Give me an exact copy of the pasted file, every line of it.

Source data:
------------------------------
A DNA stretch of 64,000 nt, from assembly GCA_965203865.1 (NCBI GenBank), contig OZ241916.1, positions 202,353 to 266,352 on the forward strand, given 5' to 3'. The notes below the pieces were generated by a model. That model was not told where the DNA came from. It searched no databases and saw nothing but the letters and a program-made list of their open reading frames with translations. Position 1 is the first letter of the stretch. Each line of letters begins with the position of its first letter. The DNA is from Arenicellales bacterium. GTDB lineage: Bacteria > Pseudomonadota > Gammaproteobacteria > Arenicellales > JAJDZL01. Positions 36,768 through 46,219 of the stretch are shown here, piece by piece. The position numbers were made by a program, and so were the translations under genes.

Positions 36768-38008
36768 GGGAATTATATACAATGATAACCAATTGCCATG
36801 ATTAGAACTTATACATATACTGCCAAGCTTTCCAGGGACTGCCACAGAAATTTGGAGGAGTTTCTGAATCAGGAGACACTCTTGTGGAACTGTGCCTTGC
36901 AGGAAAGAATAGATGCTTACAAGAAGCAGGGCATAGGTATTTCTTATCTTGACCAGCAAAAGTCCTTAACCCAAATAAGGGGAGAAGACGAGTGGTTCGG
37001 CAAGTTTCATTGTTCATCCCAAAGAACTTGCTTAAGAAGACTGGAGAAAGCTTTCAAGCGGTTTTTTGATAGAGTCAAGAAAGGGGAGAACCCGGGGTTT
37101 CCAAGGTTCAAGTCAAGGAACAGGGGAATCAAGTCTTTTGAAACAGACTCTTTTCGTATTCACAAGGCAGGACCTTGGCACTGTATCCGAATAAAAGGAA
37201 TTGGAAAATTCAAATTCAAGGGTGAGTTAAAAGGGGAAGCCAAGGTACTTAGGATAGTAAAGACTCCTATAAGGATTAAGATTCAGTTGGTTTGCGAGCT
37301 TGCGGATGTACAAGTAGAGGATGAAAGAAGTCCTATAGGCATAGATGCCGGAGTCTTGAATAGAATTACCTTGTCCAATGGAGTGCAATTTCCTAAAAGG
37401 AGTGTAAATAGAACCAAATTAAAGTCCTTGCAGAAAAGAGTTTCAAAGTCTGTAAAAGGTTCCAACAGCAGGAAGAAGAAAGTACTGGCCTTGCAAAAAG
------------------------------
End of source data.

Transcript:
A DNA stretch of 64,000 nt, from assembly GCA_965203865.1 (NCBI GenBank), contig OZ241916.1, positions 202,353 to 266,352 on the forward strand, given 5' to 3'. The notes below the pieces were generated by a model. That model was not told where the DNA came from. It searched no databases and saw nothing but the letters and a program-made list of their open reading frames with translations. Position 1 is the first letter of the stretch. Each line of letters begins with the position of its first letter. The DNA is from Arenicellales bacterium. GTDB lineage: Bacteria > Pseudomonadota > Gammaproteobacteria > Arenicellales > JAJDZL01. Positions 36,768 through 46,219 of the stretch are shown here, piece by piece. The position numbers were made by a program, and so were the translations under genes.

Positions 36768-38008
36768 GGGAATTATATACAATGATAACCAATTGCCATG
36801 ATTAGAACTTATACATATACTGCCAAGCTTTCCAGGGACTGCCACAGAAATTTGGAGGAGTTTCTGAATCAGGAGACACTCTTGTGGAACTGTGCCTTGC
36901 AGGAAAGAATAGATGCTTACAAGAAGCAGGGCATAGGTATTTCTTATCTTGACCAGCAAAAGTCCTTAACCCAAATAAGGGGAGAAGACGAGTGGTTCGG
37001 CAAGTTTCATTGTTCATCCCAAAGAACTTGCTTAAGAAGACTGGAGAAAGCTTTCAAGCGGTTTTTTGATAGAGTCAAGAAAGGGGAGAACCCGGGGTTT
37101 CCAAGGTTCAAGTCAAGGAACAGGGGAATCAAGTCTTTTGAAACAGACTCTTTTCGTATTCACAAGGCAGGACCTTGGCACTGTATCCGAATAAAAGGAA
37201 TTGGAAAATTCAAATTCAAGGGTGAGTTAAAAGGGGAAGCCAAGGTACTTAGGATAGTAAAGACTCCTATAAGGATTAAGATTCAGTTGGTTTGCGAGCT
37301 TGCGGATGTACAAGTAGAGGATGAAAGAAGTCCTATAGGCATAGATGCCGGAGTCTTGAATAGAATTACCTTGTCCAATGGAGTGCAATTTCCTAAAAGG
37401 AGTGTAAATAGAACCAAATTAAAGTCCTTGCAGAAAAGAGTTTCAAAGTCTGTAAAAGGTTCCAACAGCAGGAAGAAGAAAGTACTGGCCTTGCAAAAAG